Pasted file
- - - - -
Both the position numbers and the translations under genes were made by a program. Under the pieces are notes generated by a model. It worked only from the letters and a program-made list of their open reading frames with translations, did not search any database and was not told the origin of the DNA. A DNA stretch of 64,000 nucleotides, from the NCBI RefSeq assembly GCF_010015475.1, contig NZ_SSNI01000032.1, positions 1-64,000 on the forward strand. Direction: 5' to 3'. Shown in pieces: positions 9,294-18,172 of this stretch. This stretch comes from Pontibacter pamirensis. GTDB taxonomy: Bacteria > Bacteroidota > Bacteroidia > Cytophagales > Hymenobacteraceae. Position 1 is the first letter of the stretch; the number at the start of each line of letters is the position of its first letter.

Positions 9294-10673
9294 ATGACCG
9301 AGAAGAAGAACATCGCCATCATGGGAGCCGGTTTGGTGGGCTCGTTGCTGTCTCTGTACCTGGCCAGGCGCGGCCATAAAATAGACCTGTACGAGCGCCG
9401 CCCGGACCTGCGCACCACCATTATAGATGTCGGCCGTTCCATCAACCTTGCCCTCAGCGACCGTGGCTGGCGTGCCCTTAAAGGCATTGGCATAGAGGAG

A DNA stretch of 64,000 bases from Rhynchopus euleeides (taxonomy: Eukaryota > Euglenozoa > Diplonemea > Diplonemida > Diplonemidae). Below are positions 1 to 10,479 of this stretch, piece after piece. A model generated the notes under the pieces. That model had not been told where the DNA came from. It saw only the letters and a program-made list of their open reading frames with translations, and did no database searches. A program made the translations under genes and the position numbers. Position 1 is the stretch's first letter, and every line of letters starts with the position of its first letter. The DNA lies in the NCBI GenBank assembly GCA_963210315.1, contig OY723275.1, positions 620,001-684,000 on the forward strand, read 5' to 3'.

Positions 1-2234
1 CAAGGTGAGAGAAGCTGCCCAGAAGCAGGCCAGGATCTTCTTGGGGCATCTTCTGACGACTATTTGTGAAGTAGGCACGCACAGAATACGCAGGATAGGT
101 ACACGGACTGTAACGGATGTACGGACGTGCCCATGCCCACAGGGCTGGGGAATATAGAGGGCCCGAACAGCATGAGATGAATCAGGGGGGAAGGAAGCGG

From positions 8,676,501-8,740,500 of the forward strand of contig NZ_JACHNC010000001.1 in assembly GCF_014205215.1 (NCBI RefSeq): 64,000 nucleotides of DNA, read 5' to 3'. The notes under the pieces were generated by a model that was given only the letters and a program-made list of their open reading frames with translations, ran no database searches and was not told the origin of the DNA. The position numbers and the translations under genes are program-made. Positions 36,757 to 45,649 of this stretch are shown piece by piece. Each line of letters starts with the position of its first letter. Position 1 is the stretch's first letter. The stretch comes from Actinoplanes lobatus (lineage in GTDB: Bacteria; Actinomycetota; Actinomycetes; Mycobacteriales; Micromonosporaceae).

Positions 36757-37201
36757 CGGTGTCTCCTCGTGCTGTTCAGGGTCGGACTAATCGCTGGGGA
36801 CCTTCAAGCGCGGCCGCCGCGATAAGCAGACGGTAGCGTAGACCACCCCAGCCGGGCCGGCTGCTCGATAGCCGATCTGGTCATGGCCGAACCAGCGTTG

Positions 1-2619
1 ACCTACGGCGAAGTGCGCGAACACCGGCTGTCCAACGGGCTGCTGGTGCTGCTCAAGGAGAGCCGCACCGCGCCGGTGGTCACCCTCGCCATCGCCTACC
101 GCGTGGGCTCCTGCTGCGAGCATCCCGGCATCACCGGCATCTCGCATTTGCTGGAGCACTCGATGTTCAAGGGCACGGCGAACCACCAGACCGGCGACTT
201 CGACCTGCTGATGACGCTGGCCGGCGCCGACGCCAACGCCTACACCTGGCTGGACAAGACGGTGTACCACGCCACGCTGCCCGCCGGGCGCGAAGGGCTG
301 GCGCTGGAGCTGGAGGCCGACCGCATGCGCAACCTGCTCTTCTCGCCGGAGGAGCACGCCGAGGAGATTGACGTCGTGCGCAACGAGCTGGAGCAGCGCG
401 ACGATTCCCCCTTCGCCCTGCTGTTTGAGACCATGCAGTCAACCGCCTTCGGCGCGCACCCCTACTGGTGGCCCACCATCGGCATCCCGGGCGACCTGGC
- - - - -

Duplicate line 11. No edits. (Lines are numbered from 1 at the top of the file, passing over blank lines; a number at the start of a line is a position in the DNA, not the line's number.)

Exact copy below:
Positions 36757-37201